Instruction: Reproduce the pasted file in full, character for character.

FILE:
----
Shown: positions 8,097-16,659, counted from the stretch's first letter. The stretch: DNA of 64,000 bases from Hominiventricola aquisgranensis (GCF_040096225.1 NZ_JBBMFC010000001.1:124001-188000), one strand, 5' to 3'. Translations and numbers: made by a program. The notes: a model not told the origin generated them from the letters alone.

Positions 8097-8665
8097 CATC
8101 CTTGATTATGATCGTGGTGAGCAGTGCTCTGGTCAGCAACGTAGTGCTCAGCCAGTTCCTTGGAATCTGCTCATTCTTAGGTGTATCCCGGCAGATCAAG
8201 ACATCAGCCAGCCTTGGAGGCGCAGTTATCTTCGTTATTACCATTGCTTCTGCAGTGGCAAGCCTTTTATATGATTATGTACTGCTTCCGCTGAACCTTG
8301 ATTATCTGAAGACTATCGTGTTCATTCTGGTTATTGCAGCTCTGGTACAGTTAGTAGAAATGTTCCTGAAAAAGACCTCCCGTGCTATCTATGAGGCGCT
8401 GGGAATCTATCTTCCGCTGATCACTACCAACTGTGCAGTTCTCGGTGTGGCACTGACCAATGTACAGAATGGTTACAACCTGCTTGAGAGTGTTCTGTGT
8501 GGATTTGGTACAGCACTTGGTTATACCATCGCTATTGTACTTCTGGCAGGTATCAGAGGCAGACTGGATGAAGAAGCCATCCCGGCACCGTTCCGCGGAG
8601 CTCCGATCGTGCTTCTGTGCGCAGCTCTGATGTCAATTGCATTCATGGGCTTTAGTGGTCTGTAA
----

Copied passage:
Shown: positions 8,097-16,659, counted from the stretch's first letter. The stretch: DNA of 64,000 bases from Hominiventricola aquisgranensis (GCF_040096225.1 NZ_JBBMFC010000001.1:124001-188000), one strand, 5' to 3'. Translations and numbers: made by a program. The notes: a model not told the origin generated them from the letters alone.

Positions 8097-8665
8097 CATC
8101 CTTGATTATGATCGTGGTGAGCAGTGCTCTGGTCAGCAACGTAGTGCTCAGCCAGTTCCTTGGAATCTGCTCATTCTTAGGTGTATCCCGGCAGATCAAG
8201 ACATCAGCCAGCCTTGGAGGCGCAGTTATCTTCGTTATTACCATTGCTTCTGCAGTGGCAAGCCTTTTATATGATTATGTACTGCTTCCGCTGAACCTTG
8301 ATTATCTGAAGACTATCGTGTTCATTCTGGTTATTGCAGCTCTGGTACAGTTAGTAGAAATGTTCCTGAAAAAGACCTCCCGTGCTATCTATGAGGCGCT
8401 GGGAATCTATCTTCCGCTGATCACTACCAACTGTGCAGTTCTCGGTGTGGCACTGACCAATGTACAGAATGGTTACAACCTGCTTGAGAGTGTTCTGTGT
8501 GGATTTGGTACAGCACTTGGTTATACCATCGCTATTGTACTTCTGGCAGGTATCAGAGGCAGACTGGATGAAGAAGCCATCCCGGCACCGTTCCGCGGAG
8601 CTCCGATCGTGCTTCTGTGCGCAGCTCTGATGTCAATTGCATTCATGGGCTTTAGTGGTCTGTAA